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    Figure 1.

    The P value from Pearson's χ2 test versus the number of fatal Q fever cases in the United States, 2000–2011. The shaded area, 62–1,250, correspond to the number of fatal Q fever cases consistent with the null hypothesis of independence of reporting between the case report form system and the multiple cause of death system at α = 0.05.

  • 1.

    Anderson A, Bijlmer H, Fournier PE, Graves S, Hartzell J, Kersh GJ, Limonard G, Marrie TJ, Massung RF, McQuiston JH, Nicholson WL, Paddock CD, Sexton DJ, 2013. Diagnosis and management of Q fever–United States, 2013: recommendations from CDC and the Q Fever Working Group. MMWR Recomm Rep 62: 130.

    • Search Google Scholar
    • Export Citation
  • 2.

    National Center for Health Statistics, 2014. Public-Use Data Set Documentation: Mortality Data Set for ICD-10 2001–2011. Hyattsville, MD: National Center for Health Statistics.

    • Search Google Scholar
    • Export Citation
  • 3.

    Arias E, Schauman WS, Eschbach K, Sorlie PD, Backlund E, 2008. The validity of race and Hispanic origin reporting on death certificates in the United States. Vital Health Stat 2 (148): 123.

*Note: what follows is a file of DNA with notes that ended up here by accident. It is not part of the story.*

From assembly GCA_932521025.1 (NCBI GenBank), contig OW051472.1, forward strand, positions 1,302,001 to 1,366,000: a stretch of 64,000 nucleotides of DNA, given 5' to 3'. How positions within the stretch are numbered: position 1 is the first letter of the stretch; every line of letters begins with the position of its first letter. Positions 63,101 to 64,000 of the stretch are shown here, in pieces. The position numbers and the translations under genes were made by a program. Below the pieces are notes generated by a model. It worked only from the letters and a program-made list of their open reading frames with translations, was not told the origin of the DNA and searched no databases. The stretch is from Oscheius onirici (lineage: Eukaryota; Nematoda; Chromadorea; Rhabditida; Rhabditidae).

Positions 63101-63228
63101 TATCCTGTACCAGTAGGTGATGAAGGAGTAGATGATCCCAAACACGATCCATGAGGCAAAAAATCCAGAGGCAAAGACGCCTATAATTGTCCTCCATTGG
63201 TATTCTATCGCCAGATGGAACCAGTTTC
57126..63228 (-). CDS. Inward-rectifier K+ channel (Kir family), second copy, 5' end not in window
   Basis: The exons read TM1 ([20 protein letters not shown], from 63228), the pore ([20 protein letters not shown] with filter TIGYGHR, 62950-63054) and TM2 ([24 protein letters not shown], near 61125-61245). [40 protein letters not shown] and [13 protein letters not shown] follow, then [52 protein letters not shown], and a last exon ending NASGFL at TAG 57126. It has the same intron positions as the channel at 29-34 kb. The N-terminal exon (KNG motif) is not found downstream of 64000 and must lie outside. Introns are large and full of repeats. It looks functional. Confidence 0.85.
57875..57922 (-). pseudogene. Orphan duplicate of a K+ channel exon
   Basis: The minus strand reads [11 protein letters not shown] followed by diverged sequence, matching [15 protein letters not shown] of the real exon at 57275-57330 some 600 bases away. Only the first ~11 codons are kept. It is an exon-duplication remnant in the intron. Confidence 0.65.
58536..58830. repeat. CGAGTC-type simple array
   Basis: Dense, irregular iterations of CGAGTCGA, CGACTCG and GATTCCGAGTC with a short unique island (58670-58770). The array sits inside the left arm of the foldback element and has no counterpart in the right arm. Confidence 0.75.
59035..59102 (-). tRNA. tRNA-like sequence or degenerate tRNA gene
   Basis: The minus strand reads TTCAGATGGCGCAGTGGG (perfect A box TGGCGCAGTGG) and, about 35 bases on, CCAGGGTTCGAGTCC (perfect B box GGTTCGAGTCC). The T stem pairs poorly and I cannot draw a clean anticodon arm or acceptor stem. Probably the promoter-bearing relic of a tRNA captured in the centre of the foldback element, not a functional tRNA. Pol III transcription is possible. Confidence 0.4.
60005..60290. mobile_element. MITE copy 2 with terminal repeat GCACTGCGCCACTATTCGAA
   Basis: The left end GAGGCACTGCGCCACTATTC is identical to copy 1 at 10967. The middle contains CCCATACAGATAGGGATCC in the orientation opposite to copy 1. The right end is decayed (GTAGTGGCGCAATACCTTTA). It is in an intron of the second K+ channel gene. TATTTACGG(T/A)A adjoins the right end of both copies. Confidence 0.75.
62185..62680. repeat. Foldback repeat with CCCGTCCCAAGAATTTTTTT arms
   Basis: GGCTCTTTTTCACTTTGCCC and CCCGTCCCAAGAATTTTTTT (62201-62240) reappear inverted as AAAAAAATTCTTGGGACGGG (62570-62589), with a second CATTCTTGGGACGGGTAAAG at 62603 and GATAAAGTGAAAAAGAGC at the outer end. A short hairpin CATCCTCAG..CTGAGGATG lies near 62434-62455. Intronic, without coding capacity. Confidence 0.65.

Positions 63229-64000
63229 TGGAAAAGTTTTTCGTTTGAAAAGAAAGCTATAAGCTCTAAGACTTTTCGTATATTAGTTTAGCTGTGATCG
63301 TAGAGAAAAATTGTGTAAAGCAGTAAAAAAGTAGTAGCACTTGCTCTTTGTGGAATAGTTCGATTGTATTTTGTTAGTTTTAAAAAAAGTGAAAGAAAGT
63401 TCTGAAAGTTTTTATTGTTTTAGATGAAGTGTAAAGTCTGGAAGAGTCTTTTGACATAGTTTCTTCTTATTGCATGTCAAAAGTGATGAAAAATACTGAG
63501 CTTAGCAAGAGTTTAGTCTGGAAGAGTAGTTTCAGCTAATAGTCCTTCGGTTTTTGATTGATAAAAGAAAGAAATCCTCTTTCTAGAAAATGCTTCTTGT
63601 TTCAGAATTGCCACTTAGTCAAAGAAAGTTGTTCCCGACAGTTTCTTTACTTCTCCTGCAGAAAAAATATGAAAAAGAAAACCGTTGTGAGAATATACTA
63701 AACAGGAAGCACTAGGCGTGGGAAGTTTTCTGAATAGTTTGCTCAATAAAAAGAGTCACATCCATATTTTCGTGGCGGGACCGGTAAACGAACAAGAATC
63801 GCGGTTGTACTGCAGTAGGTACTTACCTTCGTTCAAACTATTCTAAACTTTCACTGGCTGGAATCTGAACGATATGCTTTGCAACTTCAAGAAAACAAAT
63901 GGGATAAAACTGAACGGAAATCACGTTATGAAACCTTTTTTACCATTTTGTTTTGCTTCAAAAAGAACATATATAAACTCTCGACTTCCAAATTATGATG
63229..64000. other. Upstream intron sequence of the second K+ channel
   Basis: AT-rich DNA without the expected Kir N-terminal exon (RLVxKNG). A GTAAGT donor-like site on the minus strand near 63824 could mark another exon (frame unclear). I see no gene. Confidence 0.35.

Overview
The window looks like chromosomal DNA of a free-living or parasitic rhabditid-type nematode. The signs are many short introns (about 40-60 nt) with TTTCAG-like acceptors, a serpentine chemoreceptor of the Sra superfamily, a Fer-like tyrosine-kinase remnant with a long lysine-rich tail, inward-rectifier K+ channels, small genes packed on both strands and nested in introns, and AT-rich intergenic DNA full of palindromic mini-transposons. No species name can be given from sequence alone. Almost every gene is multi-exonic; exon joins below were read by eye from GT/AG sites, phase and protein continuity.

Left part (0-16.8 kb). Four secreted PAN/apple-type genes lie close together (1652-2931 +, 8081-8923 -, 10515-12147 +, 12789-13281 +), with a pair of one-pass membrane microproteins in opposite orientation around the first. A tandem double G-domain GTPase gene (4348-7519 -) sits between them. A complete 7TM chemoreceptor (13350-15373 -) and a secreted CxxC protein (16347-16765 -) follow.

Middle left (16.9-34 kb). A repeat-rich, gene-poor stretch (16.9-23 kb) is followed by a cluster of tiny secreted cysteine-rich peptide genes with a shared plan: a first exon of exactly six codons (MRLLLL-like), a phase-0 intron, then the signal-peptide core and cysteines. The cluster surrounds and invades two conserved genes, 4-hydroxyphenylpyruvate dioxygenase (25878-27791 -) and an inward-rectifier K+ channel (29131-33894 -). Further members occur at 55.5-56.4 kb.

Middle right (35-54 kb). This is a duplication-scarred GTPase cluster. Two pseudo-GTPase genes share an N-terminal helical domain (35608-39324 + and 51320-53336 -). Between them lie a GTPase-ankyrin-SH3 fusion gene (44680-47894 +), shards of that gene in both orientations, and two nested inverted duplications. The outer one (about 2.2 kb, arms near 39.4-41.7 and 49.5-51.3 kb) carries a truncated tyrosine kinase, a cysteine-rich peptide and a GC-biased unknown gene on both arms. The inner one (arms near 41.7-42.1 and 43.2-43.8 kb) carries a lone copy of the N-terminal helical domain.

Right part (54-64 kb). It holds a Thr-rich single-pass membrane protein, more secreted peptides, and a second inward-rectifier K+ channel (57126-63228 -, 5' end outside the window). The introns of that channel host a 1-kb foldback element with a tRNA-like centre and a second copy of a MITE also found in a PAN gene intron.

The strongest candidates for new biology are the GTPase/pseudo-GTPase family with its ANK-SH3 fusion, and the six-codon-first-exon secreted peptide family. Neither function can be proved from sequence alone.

• Search Google Scholar
    • Export Citation
  • 4.

    Chapman DG, 1951. Some Properties of the Hypergeometric Distribution with Applications to Zoological Sample Censuses. Berkeley, CA: University of California Press.

    • Search Google Scholar
    • Export Citation
  • 5.

    Cormack RM, 1992. Interval estimation for mark-recapture studies of closed populations. Biometrics 48: 567576.

  • 6.

    Council of State and Territorial Epidemiologists, 1999. Placing Q Fever (Coxiella burnetii) Under National Surveillance in the United States Under the National Public Health Surveillance System (NPHSS). Position Statement.

    • Search Google Scholar
    • Export Citation
  • 7.

    Council of State and Territorial Epidemiologists, 2007. Revision of the Surveillance Case Definition for Q Fever. Position Statement.

  • 8.

    Adams DA, Gallagher KM, Jajosky RA, Kriseman J, Sharp P, Anderson WJ, Aranas AE, Mayes M, Wodajo MS, Onweh DH, Abellera JP; Division of Notifiable Diseases, Healthcare Information OoSE, Laboratory Services CDC, 2013. Summary of notifiable diseases - United States, 2011. MMWR Morb Mortal Wkly Rep 60: 1117.

    • Search Google Scholar
    • Export Citation
  • 9.

    Chao A, Pan HY, Chiang SC, 2008. The Petersen-Lincoln estimator and its extension to estimate the size of a shared population. Biom J 50: 957970.

    • Search Google Scholar
    • Export Citation
  • 10.

    van der Hoek W, Hogema BM, Dijkstra F, Rietveld A, Wijkmans CJ, Schneeberger PM, Zaaijer HL, 2012. Relation between Q fever notifications and Coxiella burnetii infections during the 2009 outbreak in The Netherlands. Euro Surveill 17: 20058.

    • Search Google Scholar
    • Export Citation
  • 11.